"But I never let a fantasy get away, because I always stop to analyze it." Shelley Duvall
Charlie Bakst reading Yesterday's Fatal on a beach in Italy.
Jan: I'm not talking about sexual fantasy (sorry guys), but writer fantasy. It goes like this: You are walking through a crowded airport, or through a crowded beach, and all of a sudden you come across someone reading YOUR book.
The perfect fantasy, of course, is when you have no idea who the reader is. He/she is just one of the many fans you never knew existed. In this photo, the reader, who sent me the pic, is a friend of mine, Charlie Bakst, but he was reading my book on a beach in Italy -- so I figure that makes up for him not being a complete stranger.
Once, my daughter, who has experienced the highs and lows of my writing career, called me up from college screaming excitedly. It turned out that as she was leaving the cafeteria, she saw the clerk at the register reading my book, A Confidential Source. So although I didn't actually come across the reader myself, I get fantasy points, right?
A couple of years ago, I was speaking at a mystery brunch in on Martha's Vineyard (hosted by Edgartown Books) and Robin Cook -- yes, the best selling medical thriller writer -- made a joke of hoping to stumble across someone on South Beach reading his book. You'd figure for Robin Cook this would be an everyday reality.
So I'm curious about how widespread this fantasy thing is. Is it just Robin Cook and me (I doubt it) or do we all have a verson of this, not just writers, but artists, musicians, teachers and even lawyers??
RO: It's a rush, no doubt about it. I haven't had the book version yet, but some years ago I produced a video called Say it By Signing, for friends and family of hearing-impaired people who sign; also acquired a book on the same subject. Not a huge market, but if my book does as well, it will be champagne all around. I saw the book in the window of a small bookstore in Bar Harbor, and the video was picked up by a nationwide chain (anyone remember the dear departed Nature Company?) I was ecstatic. it didn't even matter that I didn't make a lot of dough on it...I was thrilled. I think it's the Sally Field, "you like me..you really like me" thing.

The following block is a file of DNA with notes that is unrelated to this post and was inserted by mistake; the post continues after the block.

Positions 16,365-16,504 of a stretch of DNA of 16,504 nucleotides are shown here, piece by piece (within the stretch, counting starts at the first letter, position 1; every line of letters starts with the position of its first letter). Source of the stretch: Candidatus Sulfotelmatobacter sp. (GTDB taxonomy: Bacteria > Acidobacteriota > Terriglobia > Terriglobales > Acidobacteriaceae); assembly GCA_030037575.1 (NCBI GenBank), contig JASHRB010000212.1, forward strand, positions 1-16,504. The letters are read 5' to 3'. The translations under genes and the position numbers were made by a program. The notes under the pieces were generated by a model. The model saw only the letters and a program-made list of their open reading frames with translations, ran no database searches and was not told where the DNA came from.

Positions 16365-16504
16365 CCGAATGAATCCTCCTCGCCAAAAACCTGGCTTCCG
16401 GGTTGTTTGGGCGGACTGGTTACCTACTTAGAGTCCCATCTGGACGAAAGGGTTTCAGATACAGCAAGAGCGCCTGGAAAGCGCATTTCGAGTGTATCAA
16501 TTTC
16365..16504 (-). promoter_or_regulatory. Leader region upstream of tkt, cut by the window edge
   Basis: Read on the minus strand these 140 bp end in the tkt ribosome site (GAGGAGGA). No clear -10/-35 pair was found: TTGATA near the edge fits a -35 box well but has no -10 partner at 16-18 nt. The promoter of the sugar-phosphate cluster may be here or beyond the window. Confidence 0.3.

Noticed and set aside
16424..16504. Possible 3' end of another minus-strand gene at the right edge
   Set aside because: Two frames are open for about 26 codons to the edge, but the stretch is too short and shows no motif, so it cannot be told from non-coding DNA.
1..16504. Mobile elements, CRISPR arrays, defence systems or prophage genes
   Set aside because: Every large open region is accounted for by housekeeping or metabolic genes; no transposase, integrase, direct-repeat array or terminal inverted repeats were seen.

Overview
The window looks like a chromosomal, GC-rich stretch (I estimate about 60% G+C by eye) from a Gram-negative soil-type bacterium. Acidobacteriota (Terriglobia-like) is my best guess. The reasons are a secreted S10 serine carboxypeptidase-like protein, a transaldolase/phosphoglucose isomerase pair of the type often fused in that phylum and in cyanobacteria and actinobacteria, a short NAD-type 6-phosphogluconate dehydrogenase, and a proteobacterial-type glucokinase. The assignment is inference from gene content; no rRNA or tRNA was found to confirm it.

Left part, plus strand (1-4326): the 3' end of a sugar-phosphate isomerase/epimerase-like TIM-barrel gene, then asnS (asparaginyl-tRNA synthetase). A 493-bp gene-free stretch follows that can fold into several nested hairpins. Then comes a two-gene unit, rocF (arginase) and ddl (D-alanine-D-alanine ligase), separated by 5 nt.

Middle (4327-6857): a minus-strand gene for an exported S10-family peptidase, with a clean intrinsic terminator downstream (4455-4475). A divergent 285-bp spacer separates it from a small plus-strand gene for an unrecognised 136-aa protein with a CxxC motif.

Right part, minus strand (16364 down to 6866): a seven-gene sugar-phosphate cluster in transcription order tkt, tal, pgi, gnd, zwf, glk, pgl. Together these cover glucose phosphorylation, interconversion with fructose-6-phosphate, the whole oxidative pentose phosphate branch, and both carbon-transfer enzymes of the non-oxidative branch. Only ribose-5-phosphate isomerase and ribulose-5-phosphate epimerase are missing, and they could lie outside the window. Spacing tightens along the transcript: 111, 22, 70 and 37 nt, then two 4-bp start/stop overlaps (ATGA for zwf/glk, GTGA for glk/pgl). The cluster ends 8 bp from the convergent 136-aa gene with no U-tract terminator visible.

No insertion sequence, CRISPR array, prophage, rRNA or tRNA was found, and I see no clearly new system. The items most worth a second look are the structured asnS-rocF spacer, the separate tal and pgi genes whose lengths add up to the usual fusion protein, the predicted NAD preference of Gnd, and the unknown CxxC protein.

HALLIE: My fantasy was to find my books for sale at an airport or train station newsstand. One day, my daughter phoned me from the Los Angeles airport to say that she was looking at a copy of OBSESSED right there at the newsstand! Then I found out they change the book displays every 24 hours.
In a related be-careful-which-fantasy-you-wish-for scenario--I was chatting with a woman author I'd met at a conference a few years ago. I told her my book-at-the-aiport fantasy, she she told me this story. Her husband worked for Hudson News (they're the franchise that owns all the newsstands in airports, Grand Central...) and he was able to use his muscle to get HN to order up 300,000 copies of her first paperback novel. She was ECSTATIC. The publisher was ecstatic, too. 100,000 copies were sold. Pretty great, right? BUT (and this is a very big "but") 200,000 copies were returned. This was very bad news for the publisher because they lost a huge chunk of change, and it was the last novel she did with them.
HANK: Here's a fantasy come true: look at this photo of my Prime Time as one of the staff favorites at the wonderful Willow Books in Acton MA. (Whoo hoo. See it? Right in the middle, top shelf?) Now, as for my next big fantasy: please all of you take a moment to send good karma that I make the deadline for Air Time. I'm not even going to tell you when it is...it's all too scary. Back to to reality.
JAN: So aside from the obvious ones -- book gets made into Oscar-winning movie -or making the NYT bestsellers list - I'm curious to hear about other writer fantasies. Also, the comparable career fantasy in other fields! There must be a chef fantasy, salesman-of-the-year-fantasy, and dermatologist fantasy, right?